Critical Childhood Studies, Children’s Literature, and the Canon
by Laura Laffrado
I entered the field of critical childhood studies before it existed, with the publication of my first book Hawthorne’s Literature for Children (University of Georgia Press, 1992), the first (and still only) book-length treatment of Nathaniel Hawthorne’s six books for children. From this position, I have watched the long overdue creation and development of critical childhood studies, culminating now in this website’s rich content. I want to use Hawthorne’s works for children to consider briefly how a mix of nineteenth-century US writing for children, literary canon revisions, and the dazzling advent of the Internet brought us, finally if belatedly, to this vital scholarly moment.
Work by the ever-canonical Hawthorne is an apt place to begin since he wrote both about and for children. Writing for children occupied an extended role in Hawthorne’s life and literary career; the works for children that he wrote constitute a central part of his essential literary vocabulary. Since their initial publications, Hawthorne’s works for children have consistently circulated across a range of media, languages, and cultures. In broad terms, this movement signals the ways that these works have been both socially sanctioned and framed. That is, at certain cultural levels, these works have long been regarded as familiar, valued parts of the Hawthorne canon. They are established, admired, sought after, and regularly re/presented.
Yet in the realm of scholarly attention, a different, revealing progression emerges regarding the situating and, by extension, the perceived significance of Hawthorne’s works for children. When these various texts were initially published, literary reviews were laudatory. This pattern extended into the early twentieth century. However, as the century progressed, the generic value of writing for children declined and authors, reviewers, and scholars began to regard it as unworthy of intellectual inquiry. Correspondingly, Hawthorne’s works for children were increasingly isolated from his other writings. While Hawthorne himself and works by him—the novels, much of the short fiction—were being honored in the mid-twentieth century with foundational places in an increasingly standardized American literary canon, his works for children drew virtually no attention from scholars. That is, Hawthorne’s works for children were trivialized as subliterary at the same moment that much of his other work was authorized and endorsed by scholars in central ways. This mid-twentieth-century canon omitted children’s literature, even children’s literature by Hawthorne.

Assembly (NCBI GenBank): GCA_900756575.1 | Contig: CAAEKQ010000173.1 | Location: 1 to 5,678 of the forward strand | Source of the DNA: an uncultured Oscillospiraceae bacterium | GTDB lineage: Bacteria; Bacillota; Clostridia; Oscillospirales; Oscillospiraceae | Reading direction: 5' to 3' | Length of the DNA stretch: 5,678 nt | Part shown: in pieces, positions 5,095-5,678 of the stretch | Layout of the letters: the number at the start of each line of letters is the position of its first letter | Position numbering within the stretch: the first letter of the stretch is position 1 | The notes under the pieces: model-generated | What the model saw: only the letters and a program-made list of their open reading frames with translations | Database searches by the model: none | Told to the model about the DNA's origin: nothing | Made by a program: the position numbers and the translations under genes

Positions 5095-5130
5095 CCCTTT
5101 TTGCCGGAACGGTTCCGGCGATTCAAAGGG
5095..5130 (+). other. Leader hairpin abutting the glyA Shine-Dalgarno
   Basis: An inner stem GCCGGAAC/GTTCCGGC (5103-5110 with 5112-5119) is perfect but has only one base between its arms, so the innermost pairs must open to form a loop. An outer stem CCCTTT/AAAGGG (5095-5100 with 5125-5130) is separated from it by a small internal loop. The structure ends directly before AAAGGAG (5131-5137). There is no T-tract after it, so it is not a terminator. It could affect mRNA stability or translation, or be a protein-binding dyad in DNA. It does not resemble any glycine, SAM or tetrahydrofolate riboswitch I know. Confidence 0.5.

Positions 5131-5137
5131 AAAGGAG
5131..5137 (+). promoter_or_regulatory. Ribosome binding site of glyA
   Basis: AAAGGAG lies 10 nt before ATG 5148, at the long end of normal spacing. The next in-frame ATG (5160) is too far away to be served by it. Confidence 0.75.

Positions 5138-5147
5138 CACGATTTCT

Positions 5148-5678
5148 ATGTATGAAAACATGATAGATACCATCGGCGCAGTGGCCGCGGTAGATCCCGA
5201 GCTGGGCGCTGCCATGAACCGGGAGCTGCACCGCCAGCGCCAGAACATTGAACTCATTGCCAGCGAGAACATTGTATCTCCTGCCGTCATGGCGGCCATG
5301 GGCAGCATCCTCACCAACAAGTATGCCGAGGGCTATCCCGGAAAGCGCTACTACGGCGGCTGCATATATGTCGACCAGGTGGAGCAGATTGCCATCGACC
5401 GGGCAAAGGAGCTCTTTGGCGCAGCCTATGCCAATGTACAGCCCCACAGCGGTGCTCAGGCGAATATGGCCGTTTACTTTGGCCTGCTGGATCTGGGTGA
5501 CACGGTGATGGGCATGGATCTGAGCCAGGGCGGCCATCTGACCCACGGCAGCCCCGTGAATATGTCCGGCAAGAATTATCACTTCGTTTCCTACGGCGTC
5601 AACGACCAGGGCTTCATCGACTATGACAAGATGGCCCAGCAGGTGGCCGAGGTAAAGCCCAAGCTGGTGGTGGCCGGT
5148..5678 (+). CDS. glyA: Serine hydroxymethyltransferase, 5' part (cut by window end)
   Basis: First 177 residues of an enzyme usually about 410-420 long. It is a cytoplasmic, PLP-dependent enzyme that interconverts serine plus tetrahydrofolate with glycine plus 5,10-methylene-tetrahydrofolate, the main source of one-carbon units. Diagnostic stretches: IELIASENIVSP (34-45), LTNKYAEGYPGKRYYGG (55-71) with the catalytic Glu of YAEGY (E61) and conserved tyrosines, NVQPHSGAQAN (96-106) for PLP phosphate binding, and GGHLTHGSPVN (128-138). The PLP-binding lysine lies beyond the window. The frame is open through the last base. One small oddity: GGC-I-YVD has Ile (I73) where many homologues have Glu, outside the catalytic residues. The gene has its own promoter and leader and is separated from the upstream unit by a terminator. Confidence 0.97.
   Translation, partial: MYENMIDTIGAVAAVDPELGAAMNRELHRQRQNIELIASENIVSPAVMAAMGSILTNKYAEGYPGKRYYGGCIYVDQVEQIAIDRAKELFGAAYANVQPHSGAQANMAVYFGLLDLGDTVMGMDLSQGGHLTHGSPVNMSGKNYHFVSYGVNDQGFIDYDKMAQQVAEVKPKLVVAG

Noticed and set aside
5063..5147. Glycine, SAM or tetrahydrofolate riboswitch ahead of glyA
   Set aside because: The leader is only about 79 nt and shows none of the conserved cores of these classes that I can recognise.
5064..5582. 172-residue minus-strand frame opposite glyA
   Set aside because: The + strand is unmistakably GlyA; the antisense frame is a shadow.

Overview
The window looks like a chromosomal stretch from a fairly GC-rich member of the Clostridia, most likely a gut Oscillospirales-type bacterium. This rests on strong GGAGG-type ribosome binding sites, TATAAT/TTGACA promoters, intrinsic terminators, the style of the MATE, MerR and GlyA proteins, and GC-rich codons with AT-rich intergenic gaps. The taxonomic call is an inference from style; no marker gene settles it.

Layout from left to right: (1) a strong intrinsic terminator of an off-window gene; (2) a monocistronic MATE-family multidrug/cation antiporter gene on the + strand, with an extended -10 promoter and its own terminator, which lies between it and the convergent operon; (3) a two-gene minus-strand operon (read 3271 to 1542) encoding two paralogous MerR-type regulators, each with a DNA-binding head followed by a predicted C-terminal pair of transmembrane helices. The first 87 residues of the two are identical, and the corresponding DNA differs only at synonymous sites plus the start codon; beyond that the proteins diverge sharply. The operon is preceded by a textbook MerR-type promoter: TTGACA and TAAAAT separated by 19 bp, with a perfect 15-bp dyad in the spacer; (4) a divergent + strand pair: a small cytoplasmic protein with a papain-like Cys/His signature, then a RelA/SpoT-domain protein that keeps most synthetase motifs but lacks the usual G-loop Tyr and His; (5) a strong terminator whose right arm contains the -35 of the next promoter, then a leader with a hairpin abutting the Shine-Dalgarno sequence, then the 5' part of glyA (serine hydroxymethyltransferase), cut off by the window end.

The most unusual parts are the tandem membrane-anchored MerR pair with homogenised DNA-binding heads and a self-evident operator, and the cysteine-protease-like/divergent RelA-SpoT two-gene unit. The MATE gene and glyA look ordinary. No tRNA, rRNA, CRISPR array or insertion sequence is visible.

And so, throughout decades of the twentieth century, while Hawthorne’s works for children stayed regularly in print and in play in popular culture, they simultaneously became considerably less available and less interesting to scholars. As a consequence of endeavors to achieve a systematic codification of and in the academy, the generic respect and admiration that nineteenth- and early twentieth-century literary clubs and periodicals had accorded Hawthorne’s works for children were displaced and muted. Shunned by larger academic debates of canonicity and of the profession, works for children by Hawthorne and others remained fixed on the far margins of scholarly consideration. They lingered there until various prevailing academic assumptions were again reconsidered and recast.